A guide to HVAC
10 May 2012
Does your HVAC installation comply with Electricity at Work Regulations?
HVAC (Heating, Ventilation, and Air Conditioning) refers to technology of indoor and automotive environmental comfort. HVAC system design is a major subdiscipline of mechanical engineering, based on the principles of thermodynamics, fluid mechanics, and heat transfer. Refrigeration is sometimes added to the abbreviation, to create HVAC&R or HVACR, or ventilating is dropped as in HACR (such as the designation of HACR-rated circuit breakers). HVAC is important in the design of medium to large industrial areas and offices where safe and healthy building conditions are regulated with respect to temperature and humidity, using fresh air from outdoors.
HVAC systems can provide ventilation, reduce air infiltration, and maintain pressure relationships between spaces. How air is delivered to, and removed from spaces is known as room air distribution. The starting point in carrying out a heat estimate for cooling and heating will depend on the ambient and inside conditions specified.
However, before taking-up the heat load calculation, it is necessary to find fresh air requirements for each area in detail, as pressurisation is an important consideration. In modern buildings the design, installation, and control systems of these functions are integrated into one or more HVAC systems.
For very small buildings, contractors normally ‘size’ and select HVAC systems and equipment. For larger buildings, designers and engineers, such as mechanical, architectural, or building services engineers analyse, design, and specify the HVAC systems, and mechanical contractors build and commission them.
The HVAC industry is a worldwide enterprise, with roles including operation and maintenance, system design and construction, equipment manufacturing and sales, and in education and research. The HVAC industry was historically regulated by the manufacturers of HVAC equipment, but Regulating and Standards organisations such as HARDI, ASHRAE, SMACNA, ACCA, Uniform Mechanical Code, International Mechanical Code, and AMCA have been established to support the industry and encourage high standards and achievement.
HVAC Equipment containing 3 phase frequency inverters (VSD) for fan speed control can affect the operation of RCDs installed in other parts of the installation, resulting in increased risk to staff from electrocution or fire hazards.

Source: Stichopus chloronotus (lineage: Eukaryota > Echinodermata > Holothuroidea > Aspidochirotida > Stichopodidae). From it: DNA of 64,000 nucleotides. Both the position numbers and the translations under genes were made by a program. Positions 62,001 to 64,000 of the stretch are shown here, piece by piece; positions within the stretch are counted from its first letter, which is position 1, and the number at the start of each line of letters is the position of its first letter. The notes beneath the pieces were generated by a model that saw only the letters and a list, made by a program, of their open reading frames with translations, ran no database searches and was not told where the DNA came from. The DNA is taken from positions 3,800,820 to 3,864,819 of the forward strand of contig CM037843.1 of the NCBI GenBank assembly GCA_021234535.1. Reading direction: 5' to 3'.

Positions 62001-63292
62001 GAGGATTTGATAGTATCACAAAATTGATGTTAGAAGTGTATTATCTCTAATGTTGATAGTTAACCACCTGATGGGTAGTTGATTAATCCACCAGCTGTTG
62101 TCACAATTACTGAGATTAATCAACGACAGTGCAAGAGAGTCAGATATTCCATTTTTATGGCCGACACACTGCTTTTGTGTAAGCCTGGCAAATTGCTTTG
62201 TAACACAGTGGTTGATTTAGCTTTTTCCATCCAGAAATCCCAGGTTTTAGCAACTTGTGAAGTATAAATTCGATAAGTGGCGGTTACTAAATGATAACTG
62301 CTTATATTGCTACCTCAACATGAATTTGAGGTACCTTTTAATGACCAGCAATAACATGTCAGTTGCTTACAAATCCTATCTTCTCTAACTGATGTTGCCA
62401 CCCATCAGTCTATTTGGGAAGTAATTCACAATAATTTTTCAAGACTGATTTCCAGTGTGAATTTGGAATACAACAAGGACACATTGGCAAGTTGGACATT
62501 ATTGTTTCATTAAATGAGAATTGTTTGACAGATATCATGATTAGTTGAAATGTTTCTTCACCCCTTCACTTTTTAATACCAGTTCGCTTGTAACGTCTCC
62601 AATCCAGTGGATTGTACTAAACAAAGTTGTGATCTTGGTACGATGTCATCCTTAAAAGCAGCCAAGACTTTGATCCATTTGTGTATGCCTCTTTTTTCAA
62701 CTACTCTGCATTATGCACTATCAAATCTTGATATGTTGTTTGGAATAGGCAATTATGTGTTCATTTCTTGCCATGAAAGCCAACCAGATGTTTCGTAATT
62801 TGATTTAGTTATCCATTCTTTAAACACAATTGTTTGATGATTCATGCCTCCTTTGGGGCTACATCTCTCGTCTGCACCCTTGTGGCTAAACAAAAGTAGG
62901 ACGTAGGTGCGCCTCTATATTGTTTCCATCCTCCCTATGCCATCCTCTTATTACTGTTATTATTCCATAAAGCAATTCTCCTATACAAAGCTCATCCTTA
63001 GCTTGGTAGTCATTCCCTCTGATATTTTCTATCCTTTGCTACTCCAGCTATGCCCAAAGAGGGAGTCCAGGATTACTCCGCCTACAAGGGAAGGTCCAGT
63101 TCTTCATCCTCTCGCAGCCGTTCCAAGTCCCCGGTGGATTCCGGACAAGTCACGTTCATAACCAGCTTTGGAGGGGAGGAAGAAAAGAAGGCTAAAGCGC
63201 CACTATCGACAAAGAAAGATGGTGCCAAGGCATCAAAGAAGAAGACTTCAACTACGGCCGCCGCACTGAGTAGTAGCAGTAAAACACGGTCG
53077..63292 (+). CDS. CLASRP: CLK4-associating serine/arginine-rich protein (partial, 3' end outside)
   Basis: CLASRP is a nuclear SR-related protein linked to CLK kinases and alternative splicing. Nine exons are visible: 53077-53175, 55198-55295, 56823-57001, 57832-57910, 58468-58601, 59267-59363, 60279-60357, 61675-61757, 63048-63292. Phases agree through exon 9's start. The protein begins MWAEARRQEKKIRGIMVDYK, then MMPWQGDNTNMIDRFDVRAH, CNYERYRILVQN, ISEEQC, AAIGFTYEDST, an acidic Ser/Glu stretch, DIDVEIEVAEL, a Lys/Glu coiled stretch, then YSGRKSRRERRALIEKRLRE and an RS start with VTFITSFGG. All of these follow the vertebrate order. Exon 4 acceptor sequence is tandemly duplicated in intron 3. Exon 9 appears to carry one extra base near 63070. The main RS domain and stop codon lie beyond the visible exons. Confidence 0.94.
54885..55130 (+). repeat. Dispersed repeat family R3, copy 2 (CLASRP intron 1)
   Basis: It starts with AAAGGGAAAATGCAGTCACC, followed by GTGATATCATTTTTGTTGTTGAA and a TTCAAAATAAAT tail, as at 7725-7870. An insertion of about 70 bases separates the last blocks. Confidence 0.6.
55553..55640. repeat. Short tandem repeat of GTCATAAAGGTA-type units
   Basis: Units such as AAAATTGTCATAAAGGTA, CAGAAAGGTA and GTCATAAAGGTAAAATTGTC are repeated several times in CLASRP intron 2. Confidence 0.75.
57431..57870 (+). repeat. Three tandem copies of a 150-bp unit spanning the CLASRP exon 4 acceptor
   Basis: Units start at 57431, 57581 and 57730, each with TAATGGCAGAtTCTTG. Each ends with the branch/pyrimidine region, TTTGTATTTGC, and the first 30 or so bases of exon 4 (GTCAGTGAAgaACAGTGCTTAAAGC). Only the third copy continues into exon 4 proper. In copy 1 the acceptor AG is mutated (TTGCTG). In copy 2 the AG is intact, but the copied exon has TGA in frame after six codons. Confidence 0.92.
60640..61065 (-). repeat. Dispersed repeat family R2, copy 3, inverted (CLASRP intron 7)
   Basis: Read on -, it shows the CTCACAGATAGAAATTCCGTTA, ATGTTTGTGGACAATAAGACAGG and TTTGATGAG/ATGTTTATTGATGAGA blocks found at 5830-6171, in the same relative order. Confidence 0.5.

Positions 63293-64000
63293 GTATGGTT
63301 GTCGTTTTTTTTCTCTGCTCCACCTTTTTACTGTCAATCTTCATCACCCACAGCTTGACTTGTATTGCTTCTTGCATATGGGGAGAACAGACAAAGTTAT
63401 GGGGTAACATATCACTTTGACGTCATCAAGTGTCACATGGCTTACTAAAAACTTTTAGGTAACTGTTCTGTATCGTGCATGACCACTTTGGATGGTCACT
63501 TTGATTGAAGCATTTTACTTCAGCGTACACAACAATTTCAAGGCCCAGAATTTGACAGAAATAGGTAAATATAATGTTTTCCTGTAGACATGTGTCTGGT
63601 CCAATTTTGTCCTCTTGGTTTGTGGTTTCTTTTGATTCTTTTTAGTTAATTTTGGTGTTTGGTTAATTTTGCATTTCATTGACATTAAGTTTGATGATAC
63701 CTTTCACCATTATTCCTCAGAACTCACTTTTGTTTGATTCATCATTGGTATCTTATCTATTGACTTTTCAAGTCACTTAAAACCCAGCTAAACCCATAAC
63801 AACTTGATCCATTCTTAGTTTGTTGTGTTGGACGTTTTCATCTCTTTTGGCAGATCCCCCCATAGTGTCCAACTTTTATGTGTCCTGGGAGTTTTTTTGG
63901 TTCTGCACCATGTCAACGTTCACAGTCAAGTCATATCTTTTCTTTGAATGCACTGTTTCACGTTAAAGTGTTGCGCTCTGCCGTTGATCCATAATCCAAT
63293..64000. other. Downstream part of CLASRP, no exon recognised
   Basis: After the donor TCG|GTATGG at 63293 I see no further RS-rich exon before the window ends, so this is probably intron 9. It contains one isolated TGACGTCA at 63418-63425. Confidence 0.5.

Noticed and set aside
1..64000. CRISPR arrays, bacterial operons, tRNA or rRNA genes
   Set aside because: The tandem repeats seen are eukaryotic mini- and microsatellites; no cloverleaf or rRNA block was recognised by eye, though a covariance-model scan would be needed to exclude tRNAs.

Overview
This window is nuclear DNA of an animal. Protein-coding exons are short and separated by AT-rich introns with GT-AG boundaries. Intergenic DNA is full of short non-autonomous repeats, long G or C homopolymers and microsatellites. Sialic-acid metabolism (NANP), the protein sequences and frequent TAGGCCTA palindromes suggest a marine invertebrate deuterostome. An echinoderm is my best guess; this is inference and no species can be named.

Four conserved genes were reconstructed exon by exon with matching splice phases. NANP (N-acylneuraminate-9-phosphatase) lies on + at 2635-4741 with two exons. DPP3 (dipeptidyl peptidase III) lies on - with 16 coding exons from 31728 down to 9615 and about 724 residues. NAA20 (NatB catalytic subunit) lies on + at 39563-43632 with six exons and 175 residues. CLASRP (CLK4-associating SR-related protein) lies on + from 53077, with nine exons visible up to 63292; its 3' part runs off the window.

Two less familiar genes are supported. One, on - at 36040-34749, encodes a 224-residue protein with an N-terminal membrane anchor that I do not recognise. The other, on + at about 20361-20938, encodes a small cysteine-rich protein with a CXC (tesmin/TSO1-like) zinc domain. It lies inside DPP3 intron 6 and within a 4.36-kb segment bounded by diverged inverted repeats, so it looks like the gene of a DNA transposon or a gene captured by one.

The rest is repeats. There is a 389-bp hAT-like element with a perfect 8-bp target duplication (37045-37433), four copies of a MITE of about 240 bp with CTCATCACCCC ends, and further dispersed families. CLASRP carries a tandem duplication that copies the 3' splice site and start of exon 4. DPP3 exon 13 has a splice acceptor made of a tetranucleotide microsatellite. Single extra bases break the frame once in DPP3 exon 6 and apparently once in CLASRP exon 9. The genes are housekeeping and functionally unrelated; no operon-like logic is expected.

Figure 1 is based on the recommendations of EN50178 detailing the correct division of circuits containing VSDs and is covered by regulation 314 and 331 in the latest edition of the IET Regulations.
Type ‘A’ RCCBs should not be used for this application, due to the smooth DC residual currents that flow under certain fault conditions. Using a Type B RCCB for this application is a fundamental safety requirement recognised in EN standards to ensure that DC earth fault currents are detected and not allowed to circulate within the installation.
Electricity at Work Regulations (EWR)
EWR 4 places a duty of care on the Duty Holders for the Site, with regard to the Electrical Systems and the components making up that system: Regulation 4(1) 65. The safety of a system depends upon the proper selection of all the electrical equipment in the system and the proper consideration of the inter-relationship between the individual items of equipment.
RCCB protection with VSDs
To comply with Regulation 4(1) 65 where the precautions taken include an RCCB to reduce the risk of death or injury (Regulation 8), the RCCB must be suitable for use with VSDs. In order to comply with current laws on H&S, the Duty Holder must make reference to the VSD manufacturers recommendations relating to the type and characteristics of the RCCB required. If this is not clearly stated in the operating instructions, it is imperative to obtain the VSD manufactures recommendations in writing. Depending on the topology of the VSD, and certainly with 3 phase units, it would not be safe to use an AC or A Type RCCB.